Two pop culture podcast episodes

The last of my backlog of podcasts have been posted, both centering on the Awkwardness trilogy and its relationship with the “cringe” trend in contemporary pop culture.

In the first, I talk to Nostalgia Trap host about awkwardness, creepiness, neoliberalism, and pedagogy — an exceptionally wide-ranging discussion.

In the second, I talk to Craig of Acid Horizon as part of a series of podcast episodes on the back catalogue of Zero Books. Louie CK features heavily.

Two more podcast interviews

A couple weeks ago, I sat down to talk to Ryan Cooper and Alexi the Greek about my Slate article on Agamben, for their Left Anchor podcast.

More recently, I discussed my book What is Theology? and my work more generally with David Kline, for the podcast of the University of Tennessee-Knoxville Department of Religion.

Watch this space for two podcast interviews on my Awkwardness Trilogy, which coincidentally came up around the same time. I suppose cringe was in the air….

New podcast interview on What is Theology?

I recently had a great conversation with John Drabinski for the Conversations in Atlantic Theory podcast. You can find the recording (along with links to Spotify, Google Podcasts, and Amazon Music) here.

If you’re a podcast fan, watch this space, because I have several set up for the next few weeks, on a whole range of topics.

New article on Agamben’s covid writings

I have a new essay up at Slate about Agamben’s covid writings. I have been working on this piece for a long time, and it’s obviously an issue that is very close to my heart, so it’s good to get it out there.

As part of my research, I interviewed several colleagues, including Eric Santner, who actually produced a short essay in response. I was unable to use the whole thing for the article, so (with his permission) I have posted it at An und für sich.

Upcoming speaking events on neoliberalism, racism, and original sin

Later this week, I will be participating in a colloquium on Milton Friedman’s Capitalism and Freedom at Wabash College, which was where the lectures that formed the basis for the book were originally delivered. I will be giving one of two keynote addresses — I anticipate that mine, entitled “Beyond Capitalist Freedom,” will be the more critical of the two. Thank you to Jeffrey Gower for the invitation.

On Tuesday, March 1, I will also be sharing the “Beyond Capitalist Freedom” talk as part of a virtual speaker series on neoliberalism at Memorial University in Newfoundland. Thank you to Barry Stephenson for the invitation.

On Monday, March 14, I will be doing a seminar on a chapter from my book What is Theology?, namely “Modernity’s Original Sin,” at the University of Toronto. Thank you to Philippe Theophanidis for organizing this and for providing a stylish poster, even though it’s a private event!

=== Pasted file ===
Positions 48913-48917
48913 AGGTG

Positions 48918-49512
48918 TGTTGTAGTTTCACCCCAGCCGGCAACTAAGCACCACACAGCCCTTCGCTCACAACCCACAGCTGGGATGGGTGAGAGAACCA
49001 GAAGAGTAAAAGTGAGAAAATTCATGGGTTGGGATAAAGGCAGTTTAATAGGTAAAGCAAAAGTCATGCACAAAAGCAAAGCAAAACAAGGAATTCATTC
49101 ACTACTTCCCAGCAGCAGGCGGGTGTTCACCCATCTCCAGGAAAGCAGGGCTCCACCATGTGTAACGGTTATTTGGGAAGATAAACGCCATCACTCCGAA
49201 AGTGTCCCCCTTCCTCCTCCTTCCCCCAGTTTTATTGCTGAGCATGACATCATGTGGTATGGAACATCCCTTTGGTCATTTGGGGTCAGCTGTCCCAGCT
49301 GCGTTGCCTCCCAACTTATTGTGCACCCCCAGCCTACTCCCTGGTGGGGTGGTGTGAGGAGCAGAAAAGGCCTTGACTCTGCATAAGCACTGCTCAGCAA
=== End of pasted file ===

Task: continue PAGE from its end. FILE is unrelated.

Then on Tuesday, March 15, I will be giving a talk on racism and original sin at Queen’s University in Ontario. Thank you to Dustin Atlas for the invitation.

New article in Yonsei Theological Forum

An article of mine was published in Yonsei Theological Forum. Entitled “The Threat to ‘Our Democracy’ and the Neoliberal Crisis of Legitimacy,” it expands upon a virtual presentation I gave this fall at the Yonsei Theological Forum International Conference on “Democracy and Theology in Global Contexts,” hosted by Yonsei University in Seoul, South Korea.

At the AAR, virtually and in person

This weekend is the American Academy of Religion national conference in San Antonio. Unlike apparently the majority of my colleagues, I will be attending in person! I will be part of three sessions, only two of which are officially on the books. The two official sessions are as follows:

  • “Capitalism, Dis-ease, and the Long Shadow of COVID-19” (Religion and Economy Unit), Monday, 12:30 PM-2:30 PM (Virtual) — a panel discussion on the impact of the pandemic on academic life.
  • “Race and the Origins of Capitalism” (Theology and Continental Philosophy Unit), Monday, 5:00 PM-6:30 PM (In Person) — I will be presenting a paper entitled “The Political Theology of Silvia Federici.”

In addition, I will be pinch-hitting as a panelist for “Author Meets Critics: Marika Rose, A Theology of Failure: Žižek against Christian Innocence (Fordham University Press, 2019)” (Theology and Religious Reflection Unit), Sunday, 3:00 PM-4:30 PM (Virtual) — a discussion of a book I am spending a very enjoyable afternoon reviewing!

I look forward to seeing some of you in person there — or, failing that, in little Brady Bunch boxes on my laptop as I sit in my hotel room.